The Blow Volume 4 by Jodie Lowther & A.R.C. Soundtracks

The Blow v4 - cover

Jodie Lowther & A.R.C. Soundtracks
The Blow Volume 4 (Front & Follow; CS/DL)

SPLIT/TAPE (not personality): As partly heard on yesterday’s radio podcast, transmitted from Italy, via the collaboration of Toneshift.net x Uncertain Sounds, here we have a review, in full, of the latest split tape from Jodie Lowther & A.R.C. Soundtracks, The Blow Volume 4. Just released this week, the tape is a whipsmart pairing of a solo artist and a duo, crossover and dissimilar, all with relatively minimal output to date. The Blow series from Manchester’s Front & Follow is quite unique, having brought together other groupings in the past: IX Tab & Hoofus; Time Attendant & Howlround; and Sophie Cooper & Julian Bradley. Here we have eleven solo tracks by Lowther, and a single 28.5 min. long piece by A.R.C. Soundtracks, plus a single track where they collaborate.

Jodie Lowther - 300 dpi

The album opens on side one with Lowther’s work, and track one is The Trees. It’s a gauzy, illuminated ambient work of voice that is somehow even more ghostly and angelic than Julee Cruise, with varying shades of lightness. It’s airy, right into Hall of Faces, where a faint piano paints in a chamber of echoes. These short tracks are like aural haikus, where voices come and go, and assorted electronic effects rev on Sea Fret only bubbling up for ninety seconds and then released back into the misty harmonic synth and sweet drone of Tourmaline. Here the tingling dreamlike atmosphere is awash in haloed tones as if a music box ballerina has started pirhouetting. The starry-eyed layers are perfectly elusive here, spilling cursively into the gorgeous Dream Of The Melting Plane, where her added vocal treatment blends like rain into the ocean.

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The beat, like said ocean waves, repeat on Delirium Sea showing off the breadth of diversity from an artist with something to say through her music. Even with it’s cascading humming it’s a bit incidental in context with the whole record, repetitive and a break from the otherwise dramatic flair it’s sandwiched with. Spiral Ascending is just that, a bit of a mystical staircase-like countdown that could easily be used in a childlike soundtrack for anything from the worlds of Narnia or Harry Potter. And on the following tracks you remain locked in this world of golden harmonies encrusted with a certain patina, at times a bit mysterious, but never too dark. Though I could imagine Fish Eye being a lead-up to something slightly more lurid and not yet in the immediate cellular scope as it’s tone dips down with layered drones approaching the grayer area of things.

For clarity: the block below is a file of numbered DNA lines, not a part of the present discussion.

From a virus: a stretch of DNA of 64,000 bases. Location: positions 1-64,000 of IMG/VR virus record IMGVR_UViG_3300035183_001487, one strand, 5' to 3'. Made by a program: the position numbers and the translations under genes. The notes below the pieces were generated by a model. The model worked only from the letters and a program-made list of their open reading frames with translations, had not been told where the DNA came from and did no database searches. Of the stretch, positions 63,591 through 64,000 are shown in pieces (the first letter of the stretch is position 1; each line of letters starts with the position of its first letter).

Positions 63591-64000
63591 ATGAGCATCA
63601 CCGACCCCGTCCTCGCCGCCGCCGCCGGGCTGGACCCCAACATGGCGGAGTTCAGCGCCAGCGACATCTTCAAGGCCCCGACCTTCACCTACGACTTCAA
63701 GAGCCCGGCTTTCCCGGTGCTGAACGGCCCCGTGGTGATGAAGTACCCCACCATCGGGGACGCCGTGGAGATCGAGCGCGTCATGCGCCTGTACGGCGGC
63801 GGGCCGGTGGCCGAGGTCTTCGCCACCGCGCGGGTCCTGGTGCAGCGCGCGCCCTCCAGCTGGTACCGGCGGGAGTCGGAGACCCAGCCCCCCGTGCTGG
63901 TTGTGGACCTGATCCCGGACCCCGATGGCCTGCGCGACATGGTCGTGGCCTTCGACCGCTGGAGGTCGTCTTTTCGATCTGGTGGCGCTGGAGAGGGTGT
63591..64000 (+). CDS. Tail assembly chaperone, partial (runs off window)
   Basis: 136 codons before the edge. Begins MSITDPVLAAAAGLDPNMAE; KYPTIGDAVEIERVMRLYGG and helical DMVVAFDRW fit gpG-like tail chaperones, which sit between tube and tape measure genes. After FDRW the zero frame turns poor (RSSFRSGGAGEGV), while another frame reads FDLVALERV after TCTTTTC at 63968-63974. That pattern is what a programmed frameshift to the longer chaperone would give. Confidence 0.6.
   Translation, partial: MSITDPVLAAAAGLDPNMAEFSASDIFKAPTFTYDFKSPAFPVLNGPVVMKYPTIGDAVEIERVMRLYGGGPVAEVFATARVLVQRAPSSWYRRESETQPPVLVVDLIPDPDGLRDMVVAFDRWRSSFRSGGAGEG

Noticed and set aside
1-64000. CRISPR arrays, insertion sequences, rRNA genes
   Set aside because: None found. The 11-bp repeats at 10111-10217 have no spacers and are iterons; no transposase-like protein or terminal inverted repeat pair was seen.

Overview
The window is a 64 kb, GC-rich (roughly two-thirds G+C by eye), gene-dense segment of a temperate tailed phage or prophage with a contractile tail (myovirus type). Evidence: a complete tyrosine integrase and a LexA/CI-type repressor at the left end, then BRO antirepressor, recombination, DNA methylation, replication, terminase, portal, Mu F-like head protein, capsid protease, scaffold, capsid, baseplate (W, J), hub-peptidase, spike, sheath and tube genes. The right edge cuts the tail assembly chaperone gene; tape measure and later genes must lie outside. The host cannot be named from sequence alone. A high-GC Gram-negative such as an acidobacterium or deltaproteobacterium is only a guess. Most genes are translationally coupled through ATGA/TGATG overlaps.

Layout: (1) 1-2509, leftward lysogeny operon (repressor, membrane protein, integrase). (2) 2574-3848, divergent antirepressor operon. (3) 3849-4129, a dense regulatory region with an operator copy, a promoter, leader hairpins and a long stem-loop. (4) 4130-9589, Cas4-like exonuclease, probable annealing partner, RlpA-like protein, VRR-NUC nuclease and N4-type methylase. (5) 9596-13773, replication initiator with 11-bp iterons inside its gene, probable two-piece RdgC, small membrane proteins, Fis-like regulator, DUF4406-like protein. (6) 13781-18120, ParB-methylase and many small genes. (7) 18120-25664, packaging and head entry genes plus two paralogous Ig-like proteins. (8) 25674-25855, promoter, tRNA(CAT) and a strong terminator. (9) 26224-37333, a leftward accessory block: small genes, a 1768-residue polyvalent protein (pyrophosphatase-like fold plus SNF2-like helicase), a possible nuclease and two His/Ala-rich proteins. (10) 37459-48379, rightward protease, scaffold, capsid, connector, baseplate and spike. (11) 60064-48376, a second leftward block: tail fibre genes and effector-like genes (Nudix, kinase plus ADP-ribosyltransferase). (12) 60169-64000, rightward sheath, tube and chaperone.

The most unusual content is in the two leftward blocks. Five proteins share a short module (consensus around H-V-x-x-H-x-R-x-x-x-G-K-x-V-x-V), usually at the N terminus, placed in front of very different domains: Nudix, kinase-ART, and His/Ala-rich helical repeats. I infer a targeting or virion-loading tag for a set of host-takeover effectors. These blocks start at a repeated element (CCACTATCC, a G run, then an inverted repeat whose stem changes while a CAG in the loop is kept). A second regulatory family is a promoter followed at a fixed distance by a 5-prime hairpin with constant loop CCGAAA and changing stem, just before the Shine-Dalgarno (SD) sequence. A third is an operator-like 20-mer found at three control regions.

The Occasional Sleeper is the one collaboration here. It starts off with a perplexing drone, and an almost elusively inaudible voice, embedded deeply into the background. A slow churning balance between darkness and light puts this track in a levitating limbo. It’s shadowy noir with a low hum reverberation that is just slightly ajar toward its end.

ARC Soundtracks

SOUNDTRACK OF A (NEW) GENERATION: Taken Up & Dissolved is side two and it belongs to A.R.C. Soundtracks. Lowther’s sweet disembodied female voice continues to a haunted howl into a background that blends broken percussion, random sound effects and sparse spoken word (taken from 1963’s Human Space by Otto Bollnow). The duo of K Craig and David Armes wield reverberating drums that float like bloated jellyfish. Time-released single keystrokes and shooting synths combine with a heartbeat percussion about ten minutes in, and it’s quite effective and slightly funky, albeit a bit ‘big brother’ in theme. The voice discusses threat, security, danger and the disproportion of gravity. If you’ve seen the Me & My Rhythm Box scene in the cult classic Liquid Sky you gain a hint to the atmosphere this may draw from, along with Kubrickian thrillers. It’s a copious melange of murky accouterments that is self-defined, but left for your interpretation.

jandarc

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